CSL Postdoc researches speech acoustics, face masks
All over the world, people are taking precautions to protect themselves and the people around them from COVID 19. The CDC has said time and again that the most effective precautions one can take if they plan on being around others are to wash their hands and wear a mask. To most Americans, these precautions are common sense and almost entirely non-intrusive; however, one demographic may be suffering by the use of masks: people with hearing loss.
According to the Hearing Loss Association of America, approximately 48 million Americans have some degree of hearing loss. CSL Postdoc Ryan Corey, one member of this community, is researching different types of masks to determine the impact different materials have on verbal communication.
“Face masks muffle high-frequency speech sounds and block visual cues,” says Corey, an alum of Illinois’ Dept. of Electrical and Computer Engineering (PhD ’19). “Our research team measured several face masks in the Illinois Augmented Listening Laboratory to find out which are the best for sound transmission, and to see whether amplification technology can help.”
Corey’s group measured face masks in two ways. One method used a loudspeaker covered by different masks to measure sound transmission from six feet away. The second method recorded a human speaking while wearing each mask. The person was fitted with lapel, cheek, and forehead microphones as well as one placed directly in front of their mouth to test the effects of masks on recording devices. All masks tested muffled high-frequency sounds above 1kHz.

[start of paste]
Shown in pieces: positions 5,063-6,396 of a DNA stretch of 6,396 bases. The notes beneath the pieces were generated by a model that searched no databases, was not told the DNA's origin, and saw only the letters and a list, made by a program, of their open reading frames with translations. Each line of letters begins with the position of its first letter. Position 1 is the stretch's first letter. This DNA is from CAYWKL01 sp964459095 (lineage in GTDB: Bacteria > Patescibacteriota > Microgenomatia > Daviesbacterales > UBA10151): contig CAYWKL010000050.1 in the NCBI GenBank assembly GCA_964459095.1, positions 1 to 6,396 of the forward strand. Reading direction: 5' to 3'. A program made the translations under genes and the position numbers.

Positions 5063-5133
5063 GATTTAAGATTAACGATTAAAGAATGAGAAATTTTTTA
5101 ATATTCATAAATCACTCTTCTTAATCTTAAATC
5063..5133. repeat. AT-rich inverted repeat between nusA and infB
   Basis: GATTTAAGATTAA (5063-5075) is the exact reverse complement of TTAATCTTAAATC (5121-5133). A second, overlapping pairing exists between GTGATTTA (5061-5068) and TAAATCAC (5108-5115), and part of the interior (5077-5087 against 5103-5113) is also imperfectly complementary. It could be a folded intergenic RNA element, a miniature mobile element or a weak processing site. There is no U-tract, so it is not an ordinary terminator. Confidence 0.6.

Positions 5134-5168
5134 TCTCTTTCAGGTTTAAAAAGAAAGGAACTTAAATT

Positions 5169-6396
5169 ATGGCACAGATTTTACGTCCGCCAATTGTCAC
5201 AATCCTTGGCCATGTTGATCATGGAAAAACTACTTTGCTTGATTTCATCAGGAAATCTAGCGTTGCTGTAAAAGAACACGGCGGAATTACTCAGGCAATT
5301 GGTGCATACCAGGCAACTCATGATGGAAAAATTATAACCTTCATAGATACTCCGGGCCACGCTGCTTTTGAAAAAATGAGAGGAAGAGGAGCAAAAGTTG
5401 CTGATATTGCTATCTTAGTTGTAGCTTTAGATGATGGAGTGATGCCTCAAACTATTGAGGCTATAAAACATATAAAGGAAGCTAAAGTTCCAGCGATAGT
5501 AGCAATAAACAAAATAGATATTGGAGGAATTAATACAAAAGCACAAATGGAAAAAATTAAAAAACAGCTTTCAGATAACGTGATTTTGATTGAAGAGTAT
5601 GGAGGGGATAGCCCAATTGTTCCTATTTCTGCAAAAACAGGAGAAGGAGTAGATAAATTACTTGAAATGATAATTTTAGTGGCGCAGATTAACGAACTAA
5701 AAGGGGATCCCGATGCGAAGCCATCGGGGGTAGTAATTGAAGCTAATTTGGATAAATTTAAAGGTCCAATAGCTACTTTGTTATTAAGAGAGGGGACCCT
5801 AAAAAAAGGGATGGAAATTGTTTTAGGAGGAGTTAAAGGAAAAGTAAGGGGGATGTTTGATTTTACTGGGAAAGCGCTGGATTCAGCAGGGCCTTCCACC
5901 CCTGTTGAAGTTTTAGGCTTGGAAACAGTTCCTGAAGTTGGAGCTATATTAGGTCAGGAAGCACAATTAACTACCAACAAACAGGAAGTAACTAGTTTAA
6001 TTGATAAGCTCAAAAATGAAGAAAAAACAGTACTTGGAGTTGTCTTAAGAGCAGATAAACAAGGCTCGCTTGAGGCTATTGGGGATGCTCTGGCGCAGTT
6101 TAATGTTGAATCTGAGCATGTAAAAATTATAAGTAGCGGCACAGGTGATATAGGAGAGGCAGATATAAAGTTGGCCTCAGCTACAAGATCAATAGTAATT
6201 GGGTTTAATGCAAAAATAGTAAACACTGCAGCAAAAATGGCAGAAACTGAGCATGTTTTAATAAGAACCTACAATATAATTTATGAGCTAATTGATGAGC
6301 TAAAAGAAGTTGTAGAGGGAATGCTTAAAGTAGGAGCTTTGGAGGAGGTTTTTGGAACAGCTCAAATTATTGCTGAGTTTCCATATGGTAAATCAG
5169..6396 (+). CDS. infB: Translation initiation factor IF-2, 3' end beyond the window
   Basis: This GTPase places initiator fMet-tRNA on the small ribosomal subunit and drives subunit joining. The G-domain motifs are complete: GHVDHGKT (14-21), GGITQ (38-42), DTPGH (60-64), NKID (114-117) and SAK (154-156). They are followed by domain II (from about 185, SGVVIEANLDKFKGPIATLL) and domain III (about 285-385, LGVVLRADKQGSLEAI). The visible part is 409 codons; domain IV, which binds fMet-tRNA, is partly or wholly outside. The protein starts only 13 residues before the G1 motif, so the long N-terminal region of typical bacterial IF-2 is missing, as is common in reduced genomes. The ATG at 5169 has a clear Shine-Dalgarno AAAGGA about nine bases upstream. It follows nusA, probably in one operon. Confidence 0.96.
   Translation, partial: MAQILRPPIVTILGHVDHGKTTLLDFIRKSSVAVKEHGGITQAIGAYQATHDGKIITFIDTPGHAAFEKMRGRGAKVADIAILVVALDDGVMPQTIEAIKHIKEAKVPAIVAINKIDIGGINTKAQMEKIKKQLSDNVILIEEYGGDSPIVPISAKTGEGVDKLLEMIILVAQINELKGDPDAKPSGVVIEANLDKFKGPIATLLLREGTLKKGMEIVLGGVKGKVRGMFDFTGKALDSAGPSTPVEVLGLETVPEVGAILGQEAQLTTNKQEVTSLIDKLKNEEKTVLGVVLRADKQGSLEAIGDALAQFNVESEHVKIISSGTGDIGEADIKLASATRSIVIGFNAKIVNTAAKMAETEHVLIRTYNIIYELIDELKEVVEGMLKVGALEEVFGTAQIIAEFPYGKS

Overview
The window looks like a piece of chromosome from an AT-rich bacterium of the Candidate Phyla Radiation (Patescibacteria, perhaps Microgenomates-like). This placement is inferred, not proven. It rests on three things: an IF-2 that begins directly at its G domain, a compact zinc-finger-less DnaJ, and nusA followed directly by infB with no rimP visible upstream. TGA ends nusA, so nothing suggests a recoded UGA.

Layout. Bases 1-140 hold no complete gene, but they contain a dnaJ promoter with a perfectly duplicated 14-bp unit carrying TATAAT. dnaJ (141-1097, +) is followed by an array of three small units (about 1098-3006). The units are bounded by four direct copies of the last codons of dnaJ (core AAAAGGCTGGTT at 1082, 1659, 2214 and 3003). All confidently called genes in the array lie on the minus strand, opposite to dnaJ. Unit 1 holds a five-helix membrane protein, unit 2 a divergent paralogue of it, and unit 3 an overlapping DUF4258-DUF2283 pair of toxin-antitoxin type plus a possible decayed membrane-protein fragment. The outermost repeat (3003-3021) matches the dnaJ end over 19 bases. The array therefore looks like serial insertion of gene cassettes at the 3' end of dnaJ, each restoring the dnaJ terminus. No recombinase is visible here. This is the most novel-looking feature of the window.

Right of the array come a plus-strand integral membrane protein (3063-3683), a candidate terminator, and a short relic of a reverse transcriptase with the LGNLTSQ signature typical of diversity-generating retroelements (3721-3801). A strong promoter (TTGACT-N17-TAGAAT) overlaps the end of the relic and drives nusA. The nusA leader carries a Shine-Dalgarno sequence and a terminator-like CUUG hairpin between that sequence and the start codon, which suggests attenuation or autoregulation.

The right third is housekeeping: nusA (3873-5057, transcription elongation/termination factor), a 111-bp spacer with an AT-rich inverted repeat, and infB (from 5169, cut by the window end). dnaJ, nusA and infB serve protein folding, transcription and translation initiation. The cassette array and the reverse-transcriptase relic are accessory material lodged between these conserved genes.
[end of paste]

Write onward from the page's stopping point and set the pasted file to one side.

“These high-frequency signals are important for hearing sounds like “s,” “f,” and “th,” which are usually the most challenging sounds for people with hearing loss,” says Corey. “The performance of the masks appears to depend mostly on material and weave, rather than thickness.”
The best masks overall for verbal speech were the surgical mask and the KN95 respirator, though light cotton masks followed closely behind. The group also included masks with clear windows which have been suggested by hearing loss advocates as they allow for lipreading and better facial cues. Unfortunately, the tradeoff for these masks is that they strongly degrade high-frequency sounds which means people with hearing loss must make a choice between better sound or visual cues.
Corey’s group does offer an overall solution. Verbal speech is muffled directly in front of the speaker but doesn’t not seem to be affected in other directions.
“A talker with a clear mask could wear a microphone to help amplify high-frequency sounds,” says Corey. “Lapel microphones are already widely used for amplification systems in classrooms and auditoriums, and some hearing aid users have remote microphones that clip to the chest. These systems should work well with face masks, including masks with clear windows, with no special modifications required.”
In all, Corey’s research found that more breathable masks such as cotton and surgical masks allow for the best transmission of sound. However, safety should always be top priority when choosing one’s mask.
“It is important to note that we did not evaluate how effective the masks are at blocking droplet transmission; it is possible that the most effective masks against the virus are the least effective for sound, and vice versa,” says Corey. “Fortunately, all masks seem to work well with lapel microphones, which could benefit teachers and others who will need to be heard while wearing a face mask.”